That’s the same interview and quote that appeared in the 2021 documentary Summer of Soul, where that line of argument takes up a generous amount of screen time, strongly featuring Gil Scott-Heron’s contextualizing poem, “Whitey on the Moon.” But in Apollo 10 ½, this brief moment of refusal is gone before you know it, after Stan’s oldest sister — the cool one who likes rock music and takes an interest in the larger world — says, “Right on,” and Stan’s father, a crew-cut straight-arrow NASA employee who manages shipping and receiving, responds with an angry grimace.

Of course, there are good qualities to the film, too. It’s well made overall, and it features Jack Black, returning to the Linklater fold many years after the terrific School of Rock and doing a nice but subdued job narrating the film as a grown-up Stanley looking back on his space-obsessed kid self.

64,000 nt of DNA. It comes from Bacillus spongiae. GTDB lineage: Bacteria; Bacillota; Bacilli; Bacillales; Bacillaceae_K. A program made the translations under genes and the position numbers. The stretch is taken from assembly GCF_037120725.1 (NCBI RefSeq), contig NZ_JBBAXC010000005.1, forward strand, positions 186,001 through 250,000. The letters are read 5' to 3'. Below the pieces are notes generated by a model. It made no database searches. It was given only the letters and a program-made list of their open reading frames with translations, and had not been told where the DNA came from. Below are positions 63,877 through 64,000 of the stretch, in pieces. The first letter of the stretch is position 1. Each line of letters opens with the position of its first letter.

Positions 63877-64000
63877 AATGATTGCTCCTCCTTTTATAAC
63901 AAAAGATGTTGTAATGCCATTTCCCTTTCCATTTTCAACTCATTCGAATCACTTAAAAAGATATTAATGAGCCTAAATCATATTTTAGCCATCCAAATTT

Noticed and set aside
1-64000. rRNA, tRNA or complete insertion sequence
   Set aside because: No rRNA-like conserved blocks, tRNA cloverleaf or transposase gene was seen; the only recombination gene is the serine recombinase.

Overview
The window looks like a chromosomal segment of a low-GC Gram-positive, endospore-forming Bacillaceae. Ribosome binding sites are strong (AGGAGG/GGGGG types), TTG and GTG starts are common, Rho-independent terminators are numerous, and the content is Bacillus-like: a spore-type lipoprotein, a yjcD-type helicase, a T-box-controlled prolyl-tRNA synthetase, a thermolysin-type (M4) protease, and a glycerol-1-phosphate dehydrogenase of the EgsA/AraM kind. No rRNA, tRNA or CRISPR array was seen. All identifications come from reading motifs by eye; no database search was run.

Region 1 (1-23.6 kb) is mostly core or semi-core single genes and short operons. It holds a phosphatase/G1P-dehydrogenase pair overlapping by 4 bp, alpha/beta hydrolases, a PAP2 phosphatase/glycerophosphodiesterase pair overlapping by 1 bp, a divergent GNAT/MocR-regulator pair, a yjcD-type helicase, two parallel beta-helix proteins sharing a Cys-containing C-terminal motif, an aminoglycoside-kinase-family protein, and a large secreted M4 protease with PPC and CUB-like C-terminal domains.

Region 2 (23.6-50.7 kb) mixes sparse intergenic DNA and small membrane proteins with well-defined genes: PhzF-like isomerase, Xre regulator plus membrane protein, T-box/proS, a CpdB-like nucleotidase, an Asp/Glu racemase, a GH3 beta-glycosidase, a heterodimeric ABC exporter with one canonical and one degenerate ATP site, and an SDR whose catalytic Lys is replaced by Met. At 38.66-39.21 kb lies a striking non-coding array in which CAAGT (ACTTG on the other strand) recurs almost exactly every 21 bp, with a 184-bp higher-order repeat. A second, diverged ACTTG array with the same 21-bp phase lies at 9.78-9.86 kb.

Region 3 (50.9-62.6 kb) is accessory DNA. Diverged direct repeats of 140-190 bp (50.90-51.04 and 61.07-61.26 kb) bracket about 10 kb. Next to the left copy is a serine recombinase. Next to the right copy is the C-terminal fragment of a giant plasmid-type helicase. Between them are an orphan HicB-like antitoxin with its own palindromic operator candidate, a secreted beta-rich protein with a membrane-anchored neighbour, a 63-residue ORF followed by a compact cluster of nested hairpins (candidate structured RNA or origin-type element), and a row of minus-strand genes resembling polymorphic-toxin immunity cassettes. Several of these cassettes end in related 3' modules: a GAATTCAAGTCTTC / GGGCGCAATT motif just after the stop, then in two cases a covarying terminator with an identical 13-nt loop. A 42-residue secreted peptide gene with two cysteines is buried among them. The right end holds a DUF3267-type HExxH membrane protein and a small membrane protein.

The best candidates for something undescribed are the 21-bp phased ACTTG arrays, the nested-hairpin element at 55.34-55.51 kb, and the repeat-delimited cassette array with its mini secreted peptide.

The formal style of the film is arresting, with Linklater returning to an updated variant on the rotoscoping technique he used in 2001’s Waking Life and 2006’s A Scanner Darkly. The look of the media-within-media is especially good, because the family watches television constantly, so Johnny Cash or Walter Cronkite or Dark Shadows or whatever is airing has an evocatively sketchier, more abstract look in contrast to the sharp details of “real life.” As Linklater himself puts it:

With animated Walter Cronkite being on the TV, it’s like, “That’s him, but it’s not. It’s my memory of him.” . . . When it’s animated, you’re like, “Oh, that feels like slightly fuzzier.” It’s him. It’s his voice, but it feels closer to the imaginative realm where memory works.